We humans are the same, it seems, wherever you may go,
Yet populations cleave in two – or three or even more.
For night and day may alternate, but solace is denied
To all but those who're fortunate, across the great divide.
And some may say, “That's balderdash! They've risen through their wit, By labor while the others slept, ascending bit by bit!”
Yet others claim the cleavage is not simply into two.
But since we are of simple mind, the two will have to do.
Half the world has darkness, while the other half has light.
But most of us have misery and few have true delight.
Should happiness not spread itself, like sunlight at the dawn,
Should miseries not fade away, in the golden light of morn?
How strange it is that some see dark, where others see the light,
For humans seem identical to all but gifted sight.
With bodies and with minds alike and speech and feelings too,
Could conscience, strength or reason be what cleaves us into two?
“Alas! It is a nightfall.” say the ones who suffer most, “For even as the others, of their proud achievements, boast, We're yielding to the darkness, and our lives are filled with pain. And though we struggle hard to rise, we're beaten down again. “Our days are spent in labor and our nights are spent in dread, Our evenings in lamenting and in wishing we were dead. And some of us have exited in ways that others fear, And some are waiting listlessly, with exits drawing near. “But others take their leisure in the comfort of a bed, With joy at what's accomplished and with hopes for days ahead. You can hear them as they're talking, while their children laugh and play. They're planning their vacations that will start again in May.”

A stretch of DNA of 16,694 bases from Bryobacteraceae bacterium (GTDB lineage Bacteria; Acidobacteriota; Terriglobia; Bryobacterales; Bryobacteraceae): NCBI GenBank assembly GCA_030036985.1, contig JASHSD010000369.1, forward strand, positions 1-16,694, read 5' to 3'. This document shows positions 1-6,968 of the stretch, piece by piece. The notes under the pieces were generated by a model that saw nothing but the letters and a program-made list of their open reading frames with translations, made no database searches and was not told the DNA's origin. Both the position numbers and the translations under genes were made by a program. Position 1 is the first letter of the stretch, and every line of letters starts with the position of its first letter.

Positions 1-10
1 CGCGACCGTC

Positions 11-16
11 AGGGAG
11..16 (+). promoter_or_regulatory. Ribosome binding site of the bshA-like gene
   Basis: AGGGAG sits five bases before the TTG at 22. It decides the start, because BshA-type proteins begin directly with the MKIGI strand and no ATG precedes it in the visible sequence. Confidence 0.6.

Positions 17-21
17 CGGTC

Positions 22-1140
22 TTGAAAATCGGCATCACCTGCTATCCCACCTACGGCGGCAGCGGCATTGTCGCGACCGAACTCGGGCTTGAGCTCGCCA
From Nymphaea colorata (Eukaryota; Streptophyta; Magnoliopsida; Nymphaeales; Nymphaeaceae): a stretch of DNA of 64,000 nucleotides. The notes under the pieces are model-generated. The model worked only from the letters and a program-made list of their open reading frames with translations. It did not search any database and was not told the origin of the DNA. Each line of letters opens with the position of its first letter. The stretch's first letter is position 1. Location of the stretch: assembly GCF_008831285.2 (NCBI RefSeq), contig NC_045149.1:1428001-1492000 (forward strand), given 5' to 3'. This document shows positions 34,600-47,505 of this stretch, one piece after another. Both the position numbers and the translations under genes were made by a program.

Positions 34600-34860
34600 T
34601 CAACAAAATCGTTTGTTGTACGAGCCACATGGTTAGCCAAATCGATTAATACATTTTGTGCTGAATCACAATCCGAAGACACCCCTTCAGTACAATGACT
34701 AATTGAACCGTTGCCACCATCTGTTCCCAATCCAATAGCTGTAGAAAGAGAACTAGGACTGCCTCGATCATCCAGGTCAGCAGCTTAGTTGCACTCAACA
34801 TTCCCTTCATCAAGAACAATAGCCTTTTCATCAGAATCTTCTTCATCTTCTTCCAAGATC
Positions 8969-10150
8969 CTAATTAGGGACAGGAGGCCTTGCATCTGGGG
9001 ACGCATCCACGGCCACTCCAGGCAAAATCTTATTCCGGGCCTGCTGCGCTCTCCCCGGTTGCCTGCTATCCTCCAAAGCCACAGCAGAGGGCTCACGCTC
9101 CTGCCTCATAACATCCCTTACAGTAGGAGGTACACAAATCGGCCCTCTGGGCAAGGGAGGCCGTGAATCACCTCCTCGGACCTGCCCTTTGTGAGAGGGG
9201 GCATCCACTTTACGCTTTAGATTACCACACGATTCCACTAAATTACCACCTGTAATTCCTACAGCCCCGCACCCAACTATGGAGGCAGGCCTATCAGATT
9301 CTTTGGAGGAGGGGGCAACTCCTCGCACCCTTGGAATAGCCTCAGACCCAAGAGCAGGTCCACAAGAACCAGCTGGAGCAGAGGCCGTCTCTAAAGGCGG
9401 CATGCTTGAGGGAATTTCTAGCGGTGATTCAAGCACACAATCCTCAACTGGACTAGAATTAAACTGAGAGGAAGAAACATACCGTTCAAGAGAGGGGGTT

And those, who aren't beaten down, who've risen to the heights,
Proclaim, “There is a world to win, that's filled with sweet delights. The human race advances – and the ones, who still complain, Are lazy or are ignorant. Their kind, we should disdain. “We're chosen by divinity – or what you wish to call it. And so we're truly different – as kangaroo from rabbit. Where rabbits hop and stop and hop, we bound across with glee. The difference, if you would look, is clear enough to see. “We live our lives in gratitude for being what we are. Whichever way we go, it's clear that we'll be going far. We have no use for pessimists, they always are a drag. They spend their time complaining. That's the reason that they lag.”
And which of these describes aright the world that humans live in,
I will not try to tell you – but will leave for your decision.
It seems the world has peoples two – or even more than three,
And each can see a world that is unlike what others see.
Now could it be the world itself is really two, not one?
Or even three, as some have claimed – and surely not in fun?
I leave to you, to figure out complexities, but now,
It's time to sleep, for I'm in pain and suffering. Ow-ow!
And if you think that's funny, you had better think again.
How shameless that you'd laugh at one, who really is in pain.
I'll be waiting till you've aged and then are whimpering. I'll laugh!
But woe! I'll long be gone by then. You're grain, and I am chaff.
2013 August 29th, Thu. & 30th, Fri. Bensonhurst, Brooklyn